There is no “War in Space”

May 29, 2018

Sunrise over Earth. Photo: Arek Socha/Quimono

The increasing military importance of space permeated the 34th Space Symposium in April. Speakers from Vice President Michael R. Pence down through a range of military and Air Force officials underscoring the need to focus on space as a warfighting domain, as the Trump administration has declared it to be.

The emphasis on the national security space enterprise has been an increasing focus in Washington in recent months. It has been prominent in, for example, the administration’s December National Security Strategy and in continuing calls from some in Congress for establishment of a space force or space corps as a military service separate from the Air Force.

Pence’s remarks, at the start of the event went far beyond the national security aspects of space. He did, however, describe the newly re-established National Space Council’s proposal to shift basic space situational awareness to the Commerce Department as a step being taken “so that our military leaders can focus on protecting and defending our national security assets in space.”

Moreover, he pointed to Trump’s statements that “space is a warfighting domain, just like the land, air, and sea” and calls for the Pentagon to strengthen the resilience of US space systems in the face of Russian and Chinese pursuit of anti-satellite capabilities.

It was Defense Department officials at the conference, though, who really hammered the point home. In speeches and remarks to reporters, DOD leaders reminded listeners of the National Security Strategy declaration that the US “considers unfettered access to and freedom to operate in space to be a vital interest.” Similarly, they emphasized how the National Defense Strategy designated space as a warfighting domain.

Gen. John W. Raymond, commander of Air Force Space Command headquartered at Peterson Air Force Base and the Joint Force Space Component under US Strategic Command, pointedly predicted that future historians will look back on 2017 and 2018 as “one of the most critical times in our national security space history.”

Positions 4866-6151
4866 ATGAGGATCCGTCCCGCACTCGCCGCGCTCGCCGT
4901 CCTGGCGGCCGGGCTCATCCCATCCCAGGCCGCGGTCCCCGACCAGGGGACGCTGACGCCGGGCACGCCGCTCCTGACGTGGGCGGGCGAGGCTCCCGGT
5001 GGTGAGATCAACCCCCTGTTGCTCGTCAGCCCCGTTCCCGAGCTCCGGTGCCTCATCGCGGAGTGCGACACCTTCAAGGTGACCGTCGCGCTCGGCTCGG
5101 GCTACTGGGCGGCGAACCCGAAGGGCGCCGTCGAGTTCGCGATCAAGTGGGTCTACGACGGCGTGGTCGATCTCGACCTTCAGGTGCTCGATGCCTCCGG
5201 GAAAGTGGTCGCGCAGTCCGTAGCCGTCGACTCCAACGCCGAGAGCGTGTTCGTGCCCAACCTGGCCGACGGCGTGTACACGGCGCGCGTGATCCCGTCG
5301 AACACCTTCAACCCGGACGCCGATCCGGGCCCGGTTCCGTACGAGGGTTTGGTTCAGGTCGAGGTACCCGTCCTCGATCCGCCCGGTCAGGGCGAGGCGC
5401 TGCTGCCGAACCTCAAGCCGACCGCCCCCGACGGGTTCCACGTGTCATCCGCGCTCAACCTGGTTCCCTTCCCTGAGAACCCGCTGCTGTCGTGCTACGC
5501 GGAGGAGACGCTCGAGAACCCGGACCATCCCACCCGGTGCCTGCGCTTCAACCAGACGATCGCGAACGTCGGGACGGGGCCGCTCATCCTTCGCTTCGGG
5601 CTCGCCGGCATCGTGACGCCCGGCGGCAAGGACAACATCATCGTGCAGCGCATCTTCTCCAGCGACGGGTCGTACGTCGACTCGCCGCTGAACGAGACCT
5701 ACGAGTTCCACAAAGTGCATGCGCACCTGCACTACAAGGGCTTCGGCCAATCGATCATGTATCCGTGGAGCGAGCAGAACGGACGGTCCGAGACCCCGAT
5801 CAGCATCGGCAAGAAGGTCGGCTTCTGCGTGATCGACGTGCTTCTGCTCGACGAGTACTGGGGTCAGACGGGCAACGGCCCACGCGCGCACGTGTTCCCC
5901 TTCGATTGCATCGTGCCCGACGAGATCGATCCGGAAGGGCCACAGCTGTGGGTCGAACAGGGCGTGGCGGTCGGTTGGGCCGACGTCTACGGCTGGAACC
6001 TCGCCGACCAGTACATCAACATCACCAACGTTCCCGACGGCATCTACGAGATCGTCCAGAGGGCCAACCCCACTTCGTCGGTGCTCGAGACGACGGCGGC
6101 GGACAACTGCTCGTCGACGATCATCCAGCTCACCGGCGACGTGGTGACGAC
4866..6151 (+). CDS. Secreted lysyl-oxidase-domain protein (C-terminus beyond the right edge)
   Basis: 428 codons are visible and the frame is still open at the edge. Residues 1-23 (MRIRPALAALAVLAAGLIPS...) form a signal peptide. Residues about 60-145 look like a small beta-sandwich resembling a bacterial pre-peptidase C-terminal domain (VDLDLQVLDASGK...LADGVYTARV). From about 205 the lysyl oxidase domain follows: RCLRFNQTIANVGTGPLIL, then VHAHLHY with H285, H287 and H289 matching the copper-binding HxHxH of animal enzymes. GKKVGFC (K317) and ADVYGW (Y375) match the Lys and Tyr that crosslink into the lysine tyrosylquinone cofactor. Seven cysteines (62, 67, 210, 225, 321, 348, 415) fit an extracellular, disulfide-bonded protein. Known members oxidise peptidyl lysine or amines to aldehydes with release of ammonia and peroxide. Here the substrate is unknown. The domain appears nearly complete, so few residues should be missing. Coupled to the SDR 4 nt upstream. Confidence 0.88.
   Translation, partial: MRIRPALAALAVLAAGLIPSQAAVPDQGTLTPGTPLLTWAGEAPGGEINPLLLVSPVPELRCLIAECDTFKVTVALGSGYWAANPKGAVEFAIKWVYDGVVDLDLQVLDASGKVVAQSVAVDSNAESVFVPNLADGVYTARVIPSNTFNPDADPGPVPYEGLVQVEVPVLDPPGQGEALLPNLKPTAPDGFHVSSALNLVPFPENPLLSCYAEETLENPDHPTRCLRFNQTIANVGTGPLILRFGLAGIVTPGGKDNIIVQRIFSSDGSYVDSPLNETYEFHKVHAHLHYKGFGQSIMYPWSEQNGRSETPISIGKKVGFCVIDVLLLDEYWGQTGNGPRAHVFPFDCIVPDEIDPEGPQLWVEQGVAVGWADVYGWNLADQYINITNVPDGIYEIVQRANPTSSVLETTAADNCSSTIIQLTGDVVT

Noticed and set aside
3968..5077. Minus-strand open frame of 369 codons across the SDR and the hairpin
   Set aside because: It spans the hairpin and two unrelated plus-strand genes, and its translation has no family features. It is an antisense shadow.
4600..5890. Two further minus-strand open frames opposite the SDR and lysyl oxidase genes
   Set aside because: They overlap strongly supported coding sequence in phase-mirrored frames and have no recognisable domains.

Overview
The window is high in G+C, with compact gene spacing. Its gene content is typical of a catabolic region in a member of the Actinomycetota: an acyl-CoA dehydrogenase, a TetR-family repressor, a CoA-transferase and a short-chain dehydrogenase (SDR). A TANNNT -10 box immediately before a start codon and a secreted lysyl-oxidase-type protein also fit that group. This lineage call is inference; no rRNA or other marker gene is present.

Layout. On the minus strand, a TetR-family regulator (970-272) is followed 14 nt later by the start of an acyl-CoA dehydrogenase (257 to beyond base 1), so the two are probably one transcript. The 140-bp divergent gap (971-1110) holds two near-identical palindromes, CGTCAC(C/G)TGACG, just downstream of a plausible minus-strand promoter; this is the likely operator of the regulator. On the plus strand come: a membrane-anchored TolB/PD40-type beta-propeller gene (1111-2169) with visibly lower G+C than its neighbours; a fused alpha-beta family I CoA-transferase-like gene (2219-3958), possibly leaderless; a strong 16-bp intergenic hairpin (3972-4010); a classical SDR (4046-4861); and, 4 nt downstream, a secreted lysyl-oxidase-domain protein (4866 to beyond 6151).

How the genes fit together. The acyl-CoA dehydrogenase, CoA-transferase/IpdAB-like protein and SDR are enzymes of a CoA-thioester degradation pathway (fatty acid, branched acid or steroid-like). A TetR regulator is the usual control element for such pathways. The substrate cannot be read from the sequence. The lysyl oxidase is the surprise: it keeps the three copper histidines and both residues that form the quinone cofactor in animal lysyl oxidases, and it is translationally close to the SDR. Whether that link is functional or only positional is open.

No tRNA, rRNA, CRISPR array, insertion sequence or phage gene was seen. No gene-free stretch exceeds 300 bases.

It will be seen, he suggested, “as a strategic inflection point for national security space and a bold shift toward warfighting and space superiority.”

The sense of being at a critical juncture—a key moment in the history of the US national security space enterprise—was a common thread throughout the presentations that Raymond and his colleagues made during the symposium. Also high on the agenda was the recurring theme that the defense and security elements of the US government are increasingly focused on dealing with national security issues raised by the changing space environment.

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Gen. John E. Hyten, commander of US Strategic Command and former commander of Air Force Space Command, told reporters there was “no doubt in my mind we’re going to have to deploy defensive counterspace systems because our adversaries are building offensive counterspace systems.”

“The nation’s going to have to make a decision on what we do in order to challenge somebody else’s space capabilities. I think we’re going to go down that path. I think we have to go down that path,” Hyten said.

He said understanding of the threat in space has grown in Washington policy circles in recent years.

“I think five years ago there was very little understanding,” Hyten said. “Today, there’s a broad understanding that continues to expand.”

He praised the House Armed Services Committee’s Strategic Forces Subcommittee for defining in legislation—including the National Defense Authorization Act—what needs to be done in space.

“They talked about the threat exactly right. They talked about the need to respond to that threat exactly right,” Hyten said.

There were “significant discussions” in the press and publicly about space as a warfighting domain or the idea of a space corps or force, he said.